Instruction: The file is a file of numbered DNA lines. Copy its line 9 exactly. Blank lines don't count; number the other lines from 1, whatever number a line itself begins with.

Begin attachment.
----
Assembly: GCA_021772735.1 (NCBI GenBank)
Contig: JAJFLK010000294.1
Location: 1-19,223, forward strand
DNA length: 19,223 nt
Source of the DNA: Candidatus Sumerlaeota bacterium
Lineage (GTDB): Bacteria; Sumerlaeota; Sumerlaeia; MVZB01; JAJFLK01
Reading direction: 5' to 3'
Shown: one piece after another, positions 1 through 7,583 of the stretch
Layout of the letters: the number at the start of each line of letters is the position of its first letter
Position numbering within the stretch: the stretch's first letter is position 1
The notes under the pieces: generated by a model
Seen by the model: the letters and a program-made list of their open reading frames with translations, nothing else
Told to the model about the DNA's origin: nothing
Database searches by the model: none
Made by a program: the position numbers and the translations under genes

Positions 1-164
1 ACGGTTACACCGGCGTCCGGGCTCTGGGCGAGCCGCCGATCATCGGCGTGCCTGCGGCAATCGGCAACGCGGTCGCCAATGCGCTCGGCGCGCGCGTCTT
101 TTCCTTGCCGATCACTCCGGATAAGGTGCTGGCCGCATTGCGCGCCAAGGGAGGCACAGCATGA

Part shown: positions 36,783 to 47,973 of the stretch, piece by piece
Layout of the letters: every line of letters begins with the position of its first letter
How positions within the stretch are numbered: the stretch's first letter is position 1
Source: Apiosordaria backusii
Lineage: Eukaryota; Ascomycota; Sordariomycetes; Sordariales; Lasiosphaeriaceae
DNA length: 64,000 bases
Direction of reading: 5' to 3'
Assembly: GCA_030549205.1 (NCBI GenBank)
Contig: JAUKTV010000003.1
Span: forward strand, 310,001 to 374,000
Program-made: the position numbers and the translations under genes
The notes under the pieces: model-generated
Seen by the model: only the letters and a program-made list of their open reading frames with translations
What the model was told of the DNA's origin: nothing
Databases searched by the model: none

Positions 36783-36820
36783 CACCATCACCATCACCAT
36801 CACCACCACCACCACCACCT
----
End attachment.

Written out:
Layout of the letters: the number at the start of each line of letters is the position of its first letter